New Report Examines Dire Consequences of “Attrition through Enforcement” Immigration Strategy
Federal immigration enforcement resources have increased significantly in recent years, as have the number of deportations. Meanwhile, states have passed harsh immigration laws intended to crack down on unauthorized immigrants. Presidential candidate Mitt Romney has announced that he supports a policy of “self-deportation.” What do these things have in common? The belief that making daily life miserable for undocumented immigrants will result in “self-deportation”—or “attrition through enforcement.”
A new paper this week out of the Immigration Policy Center connects the dots between the strategy of “attrition through deportation” and federal and state anti-immigrant proposals and explains how attrition through enforcement has gone from being a catchy phrase coined by immigration restrictionists to a frightening reality in many parts of the U.S.
Self-deportation and attrition through enforcement are not new ideas. The term “attrition” has been used by restrictionists since at least 2003. Attrition through enforcement is a deliberate comprehensive immigration-control strategy that aims to make everyday activities so difficult for unauthorized immigrants that they will decide to leave on their own, and future unauthorized immigrants will be deterred when they hear how difficult life is in the U.S.”
The strategy comes from national immigration restrictionist organizations, including the Federation for American Immigration Reform (FAIR), Center for Immigration Studies (CIS), and Numbers USA. They have sought to market the idea of attrition through enforcement as a kinder, gentler alternative to the harsh, expensive, and unworkable strategy of mass deportation. They also appeal to those concerned with overblown budgets claiming that attrition will be less expensive than deporting 11 million people. They say they’re just enforcing current law, but in reality, they are creating new laws new penalties for violating those laws.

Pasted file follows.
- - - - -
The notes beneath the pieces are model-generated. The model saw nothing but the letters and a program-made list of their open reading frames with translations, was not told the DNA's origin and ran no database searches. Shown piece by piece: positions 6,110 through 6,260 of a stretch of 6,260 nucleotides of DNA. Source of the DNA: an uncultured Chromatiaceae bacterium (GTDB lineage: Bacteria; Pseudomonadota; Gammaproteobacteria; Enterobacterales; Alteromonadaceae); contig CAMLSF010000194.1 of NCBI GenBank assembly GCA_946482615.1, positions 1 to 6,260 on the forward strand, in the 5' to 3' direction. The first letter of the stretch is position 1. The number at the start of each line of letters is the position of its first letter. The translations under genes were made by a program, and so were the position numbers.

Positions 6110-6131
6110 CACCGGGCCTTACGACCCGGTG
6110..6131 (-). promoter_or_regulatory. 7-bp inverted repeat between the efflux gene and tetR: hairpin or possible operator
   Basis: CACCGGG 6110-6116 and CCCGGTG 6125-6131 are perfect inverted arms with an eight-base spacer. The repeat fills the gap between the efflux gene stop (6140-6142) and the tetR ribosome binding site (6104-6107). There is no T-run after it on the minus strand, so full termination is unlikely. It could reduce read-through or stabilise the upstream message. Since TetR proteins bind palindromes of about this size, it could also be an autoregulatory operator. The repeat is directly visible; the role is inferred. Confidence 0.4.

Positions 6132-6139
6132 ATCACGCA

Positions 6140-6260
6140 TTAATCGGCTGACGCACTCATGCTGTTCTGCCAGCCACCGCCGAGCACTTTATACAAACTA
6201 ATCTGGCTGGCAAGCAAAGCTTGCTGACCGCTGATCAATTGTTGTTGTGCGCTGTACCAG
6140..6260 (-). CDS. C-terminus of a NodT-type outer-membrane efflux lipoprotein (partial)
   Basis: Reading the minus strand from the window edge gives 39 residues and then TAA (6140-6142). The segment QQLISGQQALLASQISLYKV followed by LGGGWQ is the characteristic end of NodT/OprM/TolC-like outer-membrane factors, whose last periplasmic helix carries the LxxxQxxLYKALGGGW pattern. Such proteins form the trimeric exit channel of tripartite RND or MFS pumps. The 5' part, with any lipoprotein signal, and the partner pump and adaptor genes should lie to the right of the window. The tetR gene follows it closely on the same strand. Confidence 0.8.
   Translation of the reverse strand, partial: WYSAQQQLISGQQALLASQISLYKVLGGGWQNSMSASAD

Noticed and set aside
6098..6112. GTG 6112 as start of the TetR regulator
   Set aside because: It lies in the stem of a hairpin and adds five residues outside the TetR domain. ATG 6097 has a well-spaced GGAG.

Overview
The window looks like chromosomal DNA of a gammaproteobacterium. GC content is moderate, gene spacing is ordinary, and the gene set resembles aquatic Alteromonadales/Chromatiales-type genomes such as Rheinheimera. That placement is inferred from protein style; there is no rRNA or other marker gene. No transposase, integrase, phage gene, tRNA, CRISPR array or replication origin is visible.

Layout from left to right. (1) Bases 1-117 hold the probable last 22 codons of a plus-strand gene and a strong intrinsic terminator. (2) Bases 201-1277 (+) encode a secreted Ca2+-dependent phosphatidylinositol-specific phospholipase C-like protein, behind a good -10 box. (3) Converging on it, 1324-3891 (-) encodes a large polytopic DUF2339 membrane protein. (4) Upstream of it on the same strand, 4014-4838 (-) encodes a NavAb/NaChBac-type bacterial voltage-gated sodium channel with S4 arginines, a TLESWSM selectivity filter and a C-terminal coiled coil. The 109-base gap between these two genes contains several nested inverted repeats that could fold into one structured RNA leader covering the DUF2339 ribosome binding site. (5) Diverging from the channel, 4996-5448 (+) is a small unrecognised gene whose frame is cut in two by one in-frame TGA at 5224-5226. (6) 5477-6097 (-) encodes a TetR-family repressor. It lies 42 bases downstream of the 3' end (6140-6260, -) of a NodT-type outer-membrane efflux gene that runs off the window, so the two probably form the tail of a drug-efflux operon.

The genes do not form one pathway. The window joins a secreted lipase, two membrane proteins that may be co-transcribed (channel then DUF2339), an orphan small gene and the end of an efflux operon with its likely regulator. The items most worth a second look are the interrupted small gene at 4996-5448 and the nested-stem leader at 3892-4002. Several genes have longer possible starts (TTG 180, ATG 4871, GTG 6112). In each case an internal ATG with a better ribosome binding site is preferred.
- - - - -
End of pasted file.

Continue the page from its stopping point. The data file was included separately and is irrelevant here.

While attrition through enforcement might, at first, seem more reasonable than mass deportation, the goal is the same—make sure all unlawfully present immigrants leave the US, regardless of how long they’ve been here, how rooted they are in their community, and how many US citizen family members they have. The result has been undermining human rights, devastating families and communities, hurting local economies and placing unnecessary burdens on all Americans.
While not every state legislator who is legitimately concerned with unauthorized immigration or who introduces an immigration-related bill is promoting a national strategy of attrition through enforcement, it’s not too hard to see that some state laws are part of an organized strategy. Arizona’s SB1070 says right in the law that the “intent of this act is to make attrition through enforcement the public policy of all state and local government agencies in Arizona.”
State Senator Scott Beason of Alabama stated that his recently passed law “attacks every aspect of an illegal alien’s life” and is “designed to make it difficult for them to live here.” Alabama’s state Representative Mickey Hammon said his law “was not designed to go out and arrest tremendous numbers of people. Most folks in the state illegally will self-deport and move to states that are supportive of large numbers of illegals coming to their state.”
The harsh anti-immigrant laws have had serious repercussions. In Alabama, for example, according to various reports, unauthorized parents took their kids out of school, they refuse to seek medical services, fear going to church, they don’t drive anywhere, their access to water service has been threatened. Some employers have refused to pay their workers, judges and court interpreters threatened to report suspected unauthorized immigrants.
Proponents of attrition through enforcement have made it clear that these are the intended consequences of the law. These are designed to make life in the state unbearable for unauthorized immigrants.
We need to ask ourselves whether this is the type of country we really want to be. Is “making a community so inhospitable that people will choose to leave” really the type of policy we want to support? I think we can do better, and Congress must work to pass immigration reforms that truly address the underlying problems in the system and maintain our proud heritage as a nation of immigrants.